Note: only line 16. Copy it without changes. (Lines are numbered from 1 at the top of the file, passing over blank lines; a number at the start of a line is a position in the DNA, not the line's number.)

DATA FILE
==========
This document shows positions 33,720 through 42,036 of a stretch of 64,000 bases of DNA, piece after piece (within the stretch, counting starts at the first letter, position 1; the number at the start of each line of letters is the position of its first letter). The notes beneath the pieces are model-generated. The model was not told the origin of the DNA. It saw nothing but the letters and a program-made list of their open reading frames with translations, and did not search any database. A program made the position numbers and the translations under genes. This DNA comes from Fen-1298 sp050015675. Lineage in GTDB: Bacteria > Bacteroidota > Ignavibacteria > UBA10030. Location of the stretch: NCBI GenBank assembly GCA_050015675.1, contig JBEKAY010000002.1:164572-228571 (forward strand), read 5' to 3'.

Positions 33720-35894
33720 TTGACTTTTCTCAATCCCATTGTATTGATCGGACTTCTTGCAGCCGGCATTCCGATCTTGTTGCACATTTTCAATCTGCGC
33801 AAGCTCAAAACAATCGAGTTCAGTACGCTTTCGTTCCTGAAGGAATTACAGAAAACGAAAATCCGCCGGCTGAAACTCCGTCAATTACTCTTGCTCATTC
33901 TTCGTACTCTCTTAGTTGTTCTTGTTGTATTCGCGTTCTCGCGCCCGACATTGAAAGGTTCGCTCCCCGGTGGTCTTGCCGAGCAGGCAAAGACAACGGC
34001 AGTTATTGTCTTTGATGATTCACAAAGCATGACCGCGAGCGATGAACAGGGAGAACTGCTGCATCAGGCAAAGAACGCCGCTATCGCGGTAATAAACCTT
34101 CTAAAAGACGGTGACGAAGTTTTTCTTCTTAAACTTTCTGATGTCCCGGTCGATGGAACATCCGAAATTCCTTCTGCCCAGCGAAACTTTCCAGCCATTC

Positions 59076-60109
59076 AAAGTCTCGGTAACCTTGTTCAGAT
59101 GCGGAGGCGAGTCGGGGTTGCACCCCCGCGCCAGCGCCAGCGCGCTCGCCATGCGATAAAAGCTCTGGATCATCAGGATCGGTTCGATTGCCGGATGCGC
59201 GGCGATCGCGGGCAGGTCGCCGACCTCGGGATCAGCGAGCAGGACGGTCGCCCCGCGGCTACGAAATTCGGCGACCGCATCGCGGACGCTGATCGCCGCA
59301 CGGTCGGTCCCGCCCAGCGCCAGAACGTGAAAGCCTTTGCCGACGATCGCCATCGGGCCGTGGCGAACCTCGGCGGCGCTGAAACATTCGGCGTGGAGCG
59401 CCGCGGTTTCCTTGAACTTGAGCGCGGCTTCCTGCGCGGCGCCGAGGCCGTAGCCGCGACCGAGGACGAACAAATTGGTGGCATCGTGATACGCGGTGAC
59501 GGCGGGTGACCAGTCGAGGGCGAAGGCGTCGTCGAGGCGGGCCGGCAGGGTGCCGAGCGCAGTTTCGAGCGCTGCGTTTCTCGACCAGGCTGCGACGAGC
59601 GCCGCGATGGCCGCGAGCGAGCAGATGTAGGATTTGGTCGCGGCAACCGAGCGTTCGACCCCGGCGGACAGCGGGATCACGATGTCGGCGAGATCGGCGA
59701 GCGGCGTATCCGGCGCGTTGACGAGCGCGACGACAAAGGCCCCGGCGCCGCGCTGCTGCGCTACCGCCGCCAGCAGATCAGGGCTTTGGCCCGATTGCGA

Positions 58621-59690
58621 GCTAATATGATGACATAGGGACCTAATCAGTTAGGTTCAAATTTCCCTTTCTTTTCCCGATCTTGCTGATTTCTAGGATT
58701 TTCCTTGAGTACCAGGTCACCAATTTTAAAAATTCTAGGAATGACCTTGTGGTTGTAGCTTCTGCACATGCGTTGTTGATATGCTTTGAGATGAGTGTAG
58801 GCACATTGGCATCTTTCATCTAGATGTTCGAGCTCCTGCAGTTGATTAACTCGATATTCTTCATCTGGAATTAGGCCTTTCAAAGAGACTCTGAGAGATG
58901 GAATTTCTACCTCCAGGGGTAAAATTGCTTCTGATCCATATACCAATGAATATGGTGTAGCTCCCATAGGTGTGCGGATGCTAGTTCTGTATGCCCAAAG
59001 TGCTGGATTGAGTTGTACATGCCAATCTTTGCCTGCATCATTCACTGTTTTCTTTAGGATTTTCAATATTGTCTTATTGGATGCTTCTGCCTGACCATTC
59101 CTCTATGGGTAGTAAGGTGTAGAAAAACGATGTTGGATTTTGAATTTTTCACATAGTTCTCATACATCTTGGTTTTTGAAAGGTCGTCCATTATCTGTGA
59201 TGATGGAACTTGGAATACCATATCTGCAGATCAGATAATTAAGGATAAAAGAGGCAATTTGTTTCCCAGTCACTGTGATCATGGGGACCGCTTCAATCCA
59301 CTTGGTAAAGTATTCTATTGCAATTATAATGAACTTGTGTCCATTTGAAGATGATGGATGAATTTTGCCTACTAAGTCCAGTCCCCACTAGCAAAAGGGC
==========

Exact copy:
59701 GCGGCGTATCCGGCGCGTTGACGAGCGCGACGACAAAGGCCCCGGCGCCGCGCTGCTGCGCTACCGCCGCCAGCAGATCAGGGCTTTGGCCCGATTGCGA